Could Indigestion Cause Dementia?

By Kerry Cue

Sibylesque Meds Toxicity Quote

The Telegraph, UK, has just reported on a large German study that links an anti-indigestion drug, called a proton pump inhibitor or PPI, to dementia.

Don’t panic just yet is usually my first reaction to a single study, but this time the numbers are so big. The study looked at 74,000 patients over 75 in a 7 year period (2004- 2011). In that time, 29,510 developed dementia. That is 40%.

Dementia in a bottle

But the group that took PPIs had a 44% higher chance of developing Dementia. There were 2,950 taking PPIs and therefore the risk of developing Dementia was 58% in that group.

One of the problems with age and medication is TOXICITY. As we age our livers do not process meds as well and the concentration levels of a drug can build up in the blood stream. Or a patient might loose weight. Or the dose is too high to begin with. Or we take multiple drugs. Sleeping tablets can be particularly problematic. (See: It’s Detox or Dementia: Why Pill Poppin’ Mamas Should be Worried.)

The American Assoc of Retired People has a great article here. This article sites 10 medications that should be carefully monitored as you age because of their potential to do harm including:

Problem Pills


Problem Pills 2

It’s Detox or Dementia: Why Pill Poppin’ Mamas should be worried!

Kerry Cue

Sibuylesque Orwell Quote 1As we age, many of us collect more and more medications. But specialists in geriatric medicine (Oops! That’s the 65+ age group) are telling patients around the world it is time to DETOX. Overmedication is causing more dementia than it is curing.

Sibylesque pill bottlesFor instance, 40% of Australians in the 65+ age group take 5 or more medications. In an article by Jill Robotham (Health Risk for Over Medicated Elderly, The Age, 5 Jan 2009) David Le Couteur, director of the Centre for Education and Research on Ageing at the University of Sydney said ‘Ceasing to take medicines such as sleeping pills and antidepressants improved people’s mental abilities and reduced the likelihood of serious falls’. Professor Le Couteur, a geriatrician at Concord Hospital, Sydney, explained that evidence based research looking into the effects of taking multiple drugs is “almost non-existent”. Meanwhile, in one study 85% of older patients had stable blood pressure 6 months to five years after being taken off blood pressure tablets.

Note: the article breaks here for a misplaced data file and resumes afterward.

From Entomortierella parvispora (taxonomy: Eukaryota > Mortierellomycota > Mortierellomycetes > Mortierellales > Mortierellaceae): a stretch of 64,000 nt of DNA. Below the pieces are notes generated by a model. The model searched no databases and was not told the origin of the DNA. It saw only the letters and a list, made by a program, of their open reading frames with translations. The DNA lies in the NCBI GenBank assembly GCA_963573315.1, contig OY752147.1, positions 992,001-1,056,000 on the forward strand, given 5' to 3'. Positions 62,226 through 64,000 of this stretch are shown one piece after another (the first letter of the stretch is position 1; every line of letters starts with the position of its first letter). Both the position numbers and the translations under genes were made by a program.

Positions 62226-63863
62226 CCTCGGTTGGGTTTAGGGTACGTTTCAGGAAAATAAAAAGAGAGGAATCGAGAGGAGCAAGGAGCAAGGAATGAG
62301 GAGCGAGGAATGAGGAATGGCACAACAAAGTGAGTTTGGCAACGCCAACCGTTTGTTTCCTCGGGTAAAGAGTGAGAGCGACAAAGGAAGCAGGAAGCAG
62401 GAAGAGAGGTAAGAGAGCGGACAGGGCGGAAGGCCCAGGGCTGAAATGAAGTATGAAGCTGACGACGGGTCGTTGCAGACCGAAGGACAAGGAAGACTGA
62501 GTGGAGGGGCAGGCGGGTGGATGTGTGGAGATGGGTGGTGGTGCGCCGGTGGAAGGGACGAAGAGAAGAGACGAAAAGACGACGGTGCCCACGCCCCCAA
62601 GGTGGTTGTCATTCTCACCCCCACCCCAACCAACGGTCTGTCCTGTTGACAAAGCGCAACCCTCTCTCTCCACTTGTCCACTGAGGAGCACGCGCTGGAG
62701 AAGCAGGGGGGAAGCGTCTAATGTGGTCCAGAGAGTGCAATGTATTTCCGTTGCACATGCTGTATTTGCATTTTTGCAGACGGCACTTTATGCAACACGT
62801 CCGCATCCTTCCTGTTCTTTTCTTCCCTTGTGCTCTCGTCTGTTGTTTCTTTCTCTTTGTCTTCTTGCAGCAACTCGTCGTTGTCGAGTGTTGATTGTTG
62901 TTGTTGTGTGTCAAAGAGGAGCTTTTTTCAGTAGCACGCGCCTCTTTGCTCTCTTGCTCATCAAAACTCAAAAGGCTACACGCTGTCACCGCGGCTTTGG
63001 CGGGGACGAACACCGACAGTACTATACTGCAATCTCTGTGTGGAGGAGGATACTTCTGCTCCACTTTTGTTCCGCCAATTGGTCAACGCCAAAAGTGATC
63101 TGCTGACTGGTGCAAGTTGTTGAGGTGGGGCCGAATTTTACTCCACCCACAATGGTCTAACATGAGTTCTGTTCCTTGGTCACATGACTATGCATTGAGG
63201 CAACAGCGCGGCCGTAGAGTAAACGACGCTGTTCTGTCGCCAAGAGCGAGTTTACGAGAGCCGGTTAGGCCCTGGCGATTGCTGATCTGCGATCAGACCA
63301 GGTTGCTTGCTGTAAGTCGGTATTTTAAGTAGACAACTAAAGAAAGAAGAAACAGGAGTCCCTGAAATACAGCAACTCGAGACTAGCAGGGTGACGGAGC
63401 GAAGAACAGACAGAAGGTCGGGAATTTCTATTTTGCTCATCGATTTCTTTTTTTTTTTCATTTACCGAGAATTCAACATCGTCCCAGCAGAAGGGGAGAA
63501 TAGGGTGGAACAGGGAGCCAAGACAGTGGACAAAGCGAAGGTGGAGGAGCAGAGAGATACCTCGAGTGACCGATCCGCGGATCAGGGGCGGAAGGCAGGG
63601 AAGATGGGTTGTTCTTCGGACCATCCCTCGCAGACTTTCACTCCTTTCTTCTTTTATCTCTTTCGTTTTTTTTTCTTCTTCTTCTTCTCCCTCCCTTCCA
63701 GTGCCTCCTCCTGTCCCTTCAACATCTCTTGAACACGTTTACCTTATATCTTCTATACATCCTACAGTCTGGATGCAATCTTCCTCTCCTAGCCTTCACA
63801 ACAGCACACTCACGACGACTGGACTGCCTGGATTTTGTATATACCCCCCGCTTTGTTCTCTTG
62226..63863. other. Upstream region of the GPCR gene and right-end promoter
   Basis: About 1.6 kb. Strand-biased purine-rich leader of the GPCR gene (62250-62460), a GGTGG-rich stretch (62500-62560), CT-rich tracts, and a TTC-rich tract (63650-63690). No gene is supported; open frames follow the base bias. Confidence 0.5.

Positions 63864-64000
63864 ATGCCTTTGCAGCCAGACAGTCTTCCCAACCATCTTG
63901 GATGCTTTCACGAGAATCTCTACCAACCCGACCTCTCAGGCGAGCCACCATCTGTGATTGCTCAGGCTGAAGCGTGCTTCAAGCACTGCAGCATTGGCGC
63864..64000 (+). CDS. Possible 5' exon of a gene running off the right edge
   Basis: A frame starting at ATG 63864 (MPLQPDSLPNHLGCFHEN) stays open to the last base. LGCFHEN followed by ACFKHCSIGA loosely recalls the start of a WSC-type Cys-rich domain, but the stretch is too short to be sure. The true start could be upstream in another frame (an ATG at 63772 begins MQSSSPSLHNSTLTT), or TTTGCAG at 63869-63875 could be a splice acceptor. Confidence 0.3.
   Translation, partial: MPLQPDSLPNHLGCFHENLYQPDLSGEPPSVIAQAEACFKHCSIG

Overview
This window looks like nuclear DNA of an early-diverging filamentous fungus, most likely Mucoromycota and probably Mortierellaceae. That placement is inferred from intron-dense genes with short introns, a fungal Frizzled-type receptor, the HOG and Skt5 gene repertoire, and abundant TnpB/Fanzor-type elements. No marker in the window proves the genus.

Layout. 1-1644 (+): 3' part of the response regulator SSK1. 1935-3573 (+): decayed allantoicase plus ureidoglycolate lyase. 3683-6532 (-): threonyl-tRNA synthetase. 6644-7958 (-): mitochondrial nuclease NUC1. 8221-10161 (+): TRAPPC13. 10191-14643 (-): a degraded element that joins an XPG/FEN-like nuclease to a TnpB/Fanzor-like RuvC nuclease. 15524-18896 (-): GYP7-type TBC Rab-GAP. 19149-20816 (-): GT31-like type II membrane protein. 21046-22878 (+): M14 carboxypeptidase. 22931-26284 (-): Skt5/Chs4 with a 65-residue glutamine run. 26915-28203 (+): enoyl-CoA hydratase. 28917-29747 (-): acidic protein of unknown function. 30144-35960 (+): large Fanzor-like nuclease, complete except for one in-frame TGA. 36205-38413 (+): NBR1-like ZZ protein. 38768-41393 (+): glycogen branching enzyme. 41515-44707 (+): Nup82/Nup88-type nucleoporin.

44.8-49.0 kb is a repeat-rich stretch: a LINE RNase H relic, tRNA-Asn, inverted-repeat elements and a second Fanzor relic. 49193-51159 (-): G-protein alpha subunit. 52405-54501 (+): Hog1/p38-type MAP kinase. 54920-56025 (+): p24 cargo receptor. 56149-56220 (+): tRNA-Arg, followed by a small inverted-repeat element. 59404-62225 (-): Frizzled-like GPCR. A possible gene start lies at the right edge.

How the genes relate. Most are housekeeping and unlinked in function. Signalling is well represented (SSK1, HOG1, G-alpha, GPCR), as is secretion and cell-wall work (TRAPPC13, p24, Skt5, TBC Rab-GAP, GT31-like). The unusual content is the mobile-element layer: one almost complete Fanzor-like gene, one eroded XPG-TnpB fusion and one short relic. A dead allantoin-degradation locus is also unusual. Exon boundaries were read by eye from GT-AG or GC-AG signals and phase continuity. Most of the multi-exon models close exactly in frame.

Dr Tannenbaum's 18 week Benzodiapapinne DETOX schedule.

Dr Tannenbaum’s 18 week benzodiazepine DETOX schedule.

Meanwhile, in another informative article in the New York Times by honorary Sibyl, Paula Span (Weaning Older Patients Off Sleeping Pills, 2 Jul 2014), Dr. Cara Tannenbaum, who holds an endowed chair in geriatric pharmacy at the University of Montreal, explained ‘People taking sleeping pills are five times more likely to report problems with concentration and memory … Twice as likely to have a hip fracture. Twice as likely to have a car accident the next day if they’re driving.’

They also experience more incontinence.

Not only does Dr. Tannenbaum and colleagues want older people to detox by weaning themselves from benzodiazepines (Sleep and anxiety medication. Brand names include: Ativan, Ambien, Halcion, Klonopin, Lunesta, Sonata, Valium and Xanax.), they have produced a downloadable brochure to help them do it.